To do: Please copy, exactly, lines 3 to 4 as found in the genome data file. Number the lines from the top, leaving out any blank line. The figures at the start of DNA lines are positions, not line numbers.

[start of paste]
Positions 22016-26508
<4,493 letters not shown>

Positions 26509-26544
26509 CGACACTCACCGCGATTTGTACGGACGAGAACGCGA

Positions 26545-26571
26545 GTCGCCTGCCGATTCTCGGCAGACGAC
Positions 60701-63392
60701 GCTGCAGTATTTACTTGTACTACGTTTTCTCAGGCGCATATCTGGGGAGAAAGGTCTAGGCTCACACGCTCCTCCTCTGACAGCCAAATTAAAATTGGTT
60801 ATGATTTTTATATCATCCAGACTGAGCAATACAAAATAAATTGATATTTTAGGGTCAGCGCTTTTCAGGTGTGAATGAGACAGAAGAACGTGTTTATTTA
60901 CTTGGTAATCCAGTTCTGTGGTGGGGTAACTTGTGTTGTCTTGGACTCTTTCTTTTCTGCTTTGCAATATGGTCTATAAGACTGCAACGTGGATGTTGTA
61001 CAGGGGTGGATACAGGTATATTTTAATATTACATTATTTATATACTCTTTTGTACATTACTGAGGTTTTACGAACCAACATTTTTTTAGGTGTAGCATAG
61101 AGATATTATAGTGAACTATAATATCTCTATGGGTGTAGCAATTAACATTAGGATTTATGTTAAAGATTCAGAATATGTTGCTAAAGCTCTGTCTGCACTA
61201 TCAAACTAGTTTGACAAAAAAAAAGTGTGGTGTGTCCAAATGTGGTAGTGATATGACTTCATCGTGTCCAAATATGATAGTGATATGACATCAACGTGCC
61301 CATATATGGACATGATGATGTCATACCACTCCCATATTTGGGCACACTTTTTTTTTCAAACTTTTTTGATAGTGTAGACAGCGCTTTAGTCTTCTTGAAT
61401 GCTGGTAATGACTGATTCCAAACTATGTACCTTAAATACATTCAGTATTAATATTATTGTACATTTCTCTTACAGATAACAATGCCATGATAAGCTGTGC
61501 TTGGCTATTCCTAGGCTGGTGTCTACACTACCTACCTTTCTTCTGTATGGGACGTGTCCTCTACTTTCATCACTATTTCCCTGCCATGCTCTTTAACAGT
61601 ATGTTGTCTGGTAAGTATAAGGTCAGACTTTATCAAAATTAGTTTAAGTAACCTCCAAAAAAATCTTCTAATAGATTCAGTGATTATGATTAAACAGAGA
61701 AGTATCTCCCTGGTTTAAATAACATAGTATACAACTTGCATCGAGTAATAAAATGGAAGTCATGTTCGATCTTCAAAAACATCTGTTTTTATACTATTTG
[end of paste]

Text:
Positions 26509-26544
26509 CGACACTCACCGCGATTTGTACGGACGAGAACGCGA